Published on March 31st, 2022
Creating your own business can transform the life of yourself and your loved ones for the better, or it can drive you completely mad if you go about, it without a plan. After you have settled in on your idea, you need to run it through the wringer of practicality by building a business plan for it.
To show that you have a firm grasp on what your business consists of and will need to operate, at the minimum, your business plan should contain the company name and description, customer segmentation, a financial strategy, logistics, the management and organization, market analysis, a marketing plan, the operation plan, and the products and services that will be available for sale.
Aside from securing financing from personal savings, fundraisers, grants, business loans, crowdfunding, and personal investors; you need a brand logo and brand colors to build a personality for your company, and you need to establish your brand position to clarify who your ideal customer is that you are serving, here are important business considerations to make from those that have done this before you.
Business Structure And Tax IDs
Picking the proper business structure to operate your company in is all about the financial and legal protection you need based on your country and area.
Common business structures in the United States consist of:
C corporations are businesses structured to where owners are taxed separately from the business entity, which is owned by shareholders that each has a fractional portion of the company.
Sole proprietorships are ideal business structures for use when there is only one person involved. Employees can be hired by a sole proprietor as long as there is an identification number associated with the company.
Limited Liability Corporation (LLC)
A limited liability corporation (LLC) is a type of business entity for small businesses in the United States that protects the owners from being financially responsible if legal claims are brought against the owners.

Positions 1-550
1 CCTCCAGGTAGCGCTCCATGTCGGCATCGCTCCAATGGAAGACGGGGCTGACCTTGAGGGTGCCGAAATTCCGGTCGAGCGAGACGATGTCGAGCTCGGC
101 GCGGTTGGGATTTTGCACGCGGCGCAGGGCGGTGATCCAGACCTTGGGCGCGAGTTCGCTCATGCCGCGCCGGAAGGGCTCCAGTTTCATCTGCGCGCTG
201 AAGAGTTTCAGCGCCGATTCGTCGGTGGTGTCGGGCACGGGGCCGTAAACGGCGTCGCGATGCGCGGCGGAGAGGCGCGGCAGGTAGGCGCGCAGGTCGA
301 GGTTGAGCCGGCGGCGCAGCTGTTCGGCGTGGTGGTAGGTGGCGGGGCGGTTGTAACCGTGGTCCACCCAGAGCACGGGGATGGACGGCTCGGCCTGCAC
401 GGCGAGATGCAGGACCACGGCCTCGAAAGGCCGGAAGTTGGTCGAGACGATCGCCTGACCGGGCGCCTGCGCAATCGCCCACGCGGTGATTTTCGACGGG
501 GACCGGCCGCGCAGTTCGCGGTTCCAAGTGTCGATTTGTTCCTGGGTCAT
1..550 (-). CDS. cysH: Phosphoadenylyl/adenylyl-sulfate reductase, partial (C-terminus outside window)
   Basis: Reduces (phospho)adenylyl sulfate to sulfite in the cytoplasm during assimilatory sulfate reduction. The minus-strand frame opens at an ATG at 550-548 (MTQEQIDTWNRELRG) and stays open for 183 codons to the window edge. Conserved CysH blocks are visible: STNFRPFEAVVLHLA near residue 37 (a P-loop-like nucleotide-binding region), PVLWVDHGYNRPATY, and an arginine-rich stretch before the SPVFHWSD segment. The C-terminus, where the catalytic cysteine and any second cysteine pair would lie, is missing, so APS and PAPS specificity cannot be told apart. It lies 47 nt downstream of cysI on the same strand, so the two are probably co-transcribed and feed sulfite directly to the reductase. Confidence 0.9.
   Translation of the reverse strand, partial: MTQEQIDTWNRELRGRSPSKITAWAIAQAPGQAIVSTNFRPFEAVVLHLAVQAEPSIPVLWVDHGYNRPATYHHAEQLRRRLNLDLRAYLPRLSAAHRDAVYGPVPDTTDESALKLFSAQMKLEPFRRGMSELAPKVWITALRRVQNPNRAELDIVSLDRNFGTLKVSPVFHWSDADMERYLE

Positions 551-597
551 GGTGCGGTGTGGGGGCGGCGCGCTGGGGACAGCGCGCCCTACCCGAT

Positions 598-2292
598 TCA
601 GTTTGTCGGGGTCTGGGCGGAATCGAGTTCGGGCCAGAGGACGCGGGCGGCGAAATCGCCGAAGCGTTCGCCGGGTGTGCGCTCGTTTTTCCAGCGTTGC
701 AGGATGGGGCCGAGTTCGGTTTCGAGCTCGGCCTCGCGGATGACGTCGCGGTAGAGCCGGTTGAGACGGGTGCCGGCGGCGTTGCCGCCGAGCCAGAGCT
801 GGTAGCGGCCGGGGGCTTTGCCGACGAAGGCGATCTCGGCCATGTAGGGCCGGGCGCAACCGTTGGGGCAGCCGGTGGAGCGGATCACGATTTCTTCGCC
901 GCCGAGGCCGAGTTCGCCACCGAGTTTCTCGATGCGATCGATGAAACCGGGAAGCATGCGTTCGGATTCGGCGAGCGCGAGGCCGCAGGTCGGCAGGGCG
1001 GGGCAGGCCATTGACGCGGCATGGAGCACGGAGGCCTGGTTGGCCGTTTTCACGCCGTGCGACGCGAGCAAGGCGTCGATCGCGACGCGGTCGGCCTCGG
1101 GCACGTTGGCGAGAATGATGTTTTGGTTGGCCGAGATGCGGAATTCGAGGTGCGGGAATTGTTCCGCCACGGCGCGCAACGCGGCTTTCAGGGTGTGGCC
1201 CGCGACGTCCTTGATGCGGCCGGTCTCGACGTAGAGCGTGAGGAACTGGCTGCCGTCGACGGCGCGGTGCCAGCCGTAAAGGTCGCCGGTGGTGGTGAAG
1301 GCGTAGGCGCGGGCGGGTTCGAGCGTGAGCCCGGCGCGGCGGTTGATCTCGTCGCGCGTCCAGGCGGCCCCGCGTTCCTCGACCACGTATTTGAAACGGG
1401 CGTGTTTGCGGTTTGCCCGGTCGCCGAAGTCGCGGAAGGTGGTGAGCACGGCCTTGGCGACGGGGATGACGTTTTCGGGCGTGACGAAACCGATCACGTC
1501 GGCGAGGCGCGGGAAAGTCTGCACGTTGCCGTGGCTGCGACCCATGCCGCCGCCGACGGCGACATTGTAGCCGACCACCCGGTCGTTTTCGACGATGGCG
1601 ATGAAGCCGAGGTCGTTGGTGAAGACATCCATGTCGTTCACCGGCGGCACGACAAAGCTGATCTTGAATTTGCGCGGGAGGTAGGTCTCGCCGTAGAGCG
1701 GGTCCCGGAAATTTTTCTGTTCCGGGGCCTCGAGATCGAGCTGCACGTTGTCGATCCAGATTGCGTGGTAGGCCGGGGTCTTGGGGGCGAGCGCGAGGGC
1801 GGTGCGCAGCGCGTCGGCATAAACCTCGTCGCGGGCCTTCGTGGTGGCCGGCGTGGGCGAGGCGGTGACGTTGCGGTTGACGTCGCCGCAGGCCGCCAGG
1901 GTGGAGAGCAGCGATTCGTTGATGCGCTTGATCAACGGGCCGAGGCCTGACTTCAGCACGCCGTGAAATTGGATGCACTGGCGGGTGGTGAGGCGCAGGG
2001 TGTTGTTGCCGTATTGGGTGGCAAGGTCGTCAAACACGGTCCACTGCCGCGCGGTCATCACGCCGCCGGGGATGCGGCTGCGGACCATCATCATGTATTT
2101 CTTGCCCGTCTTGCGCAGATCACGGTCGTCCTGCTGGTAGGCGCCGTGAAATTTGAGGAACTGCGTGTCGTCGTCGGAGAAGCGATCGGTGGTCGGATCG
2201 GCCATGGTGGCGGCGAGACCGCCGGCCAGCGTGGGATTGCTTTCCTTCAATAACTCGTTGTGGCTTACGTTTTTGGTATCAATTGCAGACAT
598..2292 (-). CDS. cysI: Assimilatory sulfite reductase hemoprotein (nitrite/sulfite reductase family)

You’ll need an Employer Identification Number (EIN) assigned by the federal IRS if:
Your business has employees and/or partners other than yourself, is incorporated, the company has been purchased and taken over, there is a retirement plan for self-employed individuals, you want to open a business bank account or file for bankruptcy.
State Tax ID
A state tax ID is different from your EIN because the EIN is assigned federally, and a state tax ID is assigned by your state. The state tax ID helps your business comply with state business laws.
Gather Your Team
Once your company has been properly established, financially funded, and has its legal ducks in a row, so to speak, it is time to put your all-star team together so that you all can get to work.
Who you need to hire and how many employees you will have to have in total depends on the tasks that will need to be completed on a regular basis and who is qualified to execute these endeavors to keep the business afloat?
If you happen to be in a position where you will be starting out as a one-man or one-woman show, keep in mind that you only have one body and one set of 24-hours-a-day to work with (and some of those hours will be used for sleeping).
If hired help is on the way, then you will have to keep track of those expenses along with the time needed to find, train, and onboard these freelancers or employees.
As a word of advice pertaining to getting the right people in the needed positions for your business, Kevin Miller, the Co-Founder, and CEO of GR0 and The Word Counter, shared a gem of knowledge with BillonSuccess.com that has helped him shine in his extensive career:
“I would suggest analyzing the aspects of the business you do not have expertise in, then figure out a way to outsource for help. Outsourcing earlier can save you from wasting time, energy, and resources.”
Get Your Business Insured
You should also make sure that your business has the proper insurance in order to protect your assets.
Here is a list of the most common types of insurance that your business may need to stay protected:
- Business Interruption Insurance: covers the operating costs of your business if it has to relocate or completely shut down.
- Commercial Auto Insurance: covers damage caused to or by any vehicles you use for your business.
- Commercial Property Insurance: this will help your business if any property is damaged or destroyed due to fire, storm, or theft.
- Cyber Liability Insurance: gives liability coverage to businesses that have experienced a data breach.
- Product Liability Insurance: protects distributors, manufacturers, retailers, and wholesalers.
- Professional Liability Insurance: protects service-related workers from liability for negligence or malpractice.
- Umbrella Insurance: offers you extra coverage to help pay for anything that may have gone above your policy limits on other forms of insurance.
- Workers’ Compensation Insurance: pays for the medical care and lost wages of any employees who are injured on the job.